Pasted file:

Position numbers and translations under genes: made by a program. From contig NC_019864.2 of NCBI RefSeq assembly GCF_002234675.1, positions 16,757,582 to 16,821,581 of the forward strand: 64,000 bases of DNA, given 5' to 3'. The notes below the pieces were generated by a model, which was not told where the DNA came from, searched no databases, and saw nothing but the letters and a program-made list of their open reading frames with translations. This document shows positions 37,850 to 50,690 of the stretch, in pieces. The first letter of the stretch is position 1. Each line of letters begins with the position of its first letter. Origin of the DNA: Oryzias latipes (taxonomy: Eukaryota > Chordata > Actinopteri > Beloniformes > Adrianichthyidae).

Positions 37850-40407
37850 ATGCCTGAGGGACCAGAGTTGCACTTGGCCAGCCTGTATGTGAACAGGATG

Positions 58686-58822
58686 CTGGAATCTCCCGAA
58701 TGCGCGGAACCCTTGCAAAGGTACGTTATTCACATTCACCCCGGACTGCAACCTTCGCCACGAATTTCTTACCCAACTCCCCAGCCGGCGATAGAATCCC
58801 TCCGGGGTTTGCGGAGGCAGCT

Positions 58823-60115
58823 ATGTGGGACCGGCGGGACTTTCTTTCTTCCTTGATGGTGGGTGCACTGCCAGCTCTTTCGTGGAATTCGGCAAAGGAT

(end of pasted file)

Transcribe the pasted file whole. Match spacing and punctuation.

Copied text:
Position numbers and translations under genes: made by a program. From contig NC_019864.2 of NCBI RefSeq assembly GCF_002234675.1, positions 16,757,582 to 16,821,581 of the forward strand: 64,000 bases of DNA, given 5' to 3'. The notes below the pieces were generated by a model, which was not told where the DNA came from, searched no databases, and saw nothing but the letters and a program-made list of their open reading frames with translations. This document shows positions 37,850 to 50,690 of the stretch, in pieces. The first letter of the stretch is position 1. Each line of letters begins with the position of its first letter. Origin of the DNA: Oryzias latipes (taxonomy: Eukaryota > Chordata > Actinopteri > Beloniformes > Adrianichthyidae).

Positions 37850-40407
37850 ATGCCTGAGGGACCAGAGTTGCACTTGGCCAGCCTGTATGTGAACAGGATG

Positions 58686-58822
58686 CTGGAATCTCCCGAA
58701 TGCGCGGAACCCTTGCAAAGGTACGTTATTCACATTCACCCCGGACTGCAACCTTCGCCACGAATTTCTTACCCAACTCCCCAGCCGGCGATAGAATCCC
58801 TCCGGGGTTTGCGGAGGCAGCT

Positions 58823-60115
58823 ATGTGGGACCGGCGGGACTTTCTTTCTTCCTTGATGGTGGGTGCACTGCCAGCTCTTTCGTGGAATTCGGCAAAGGAT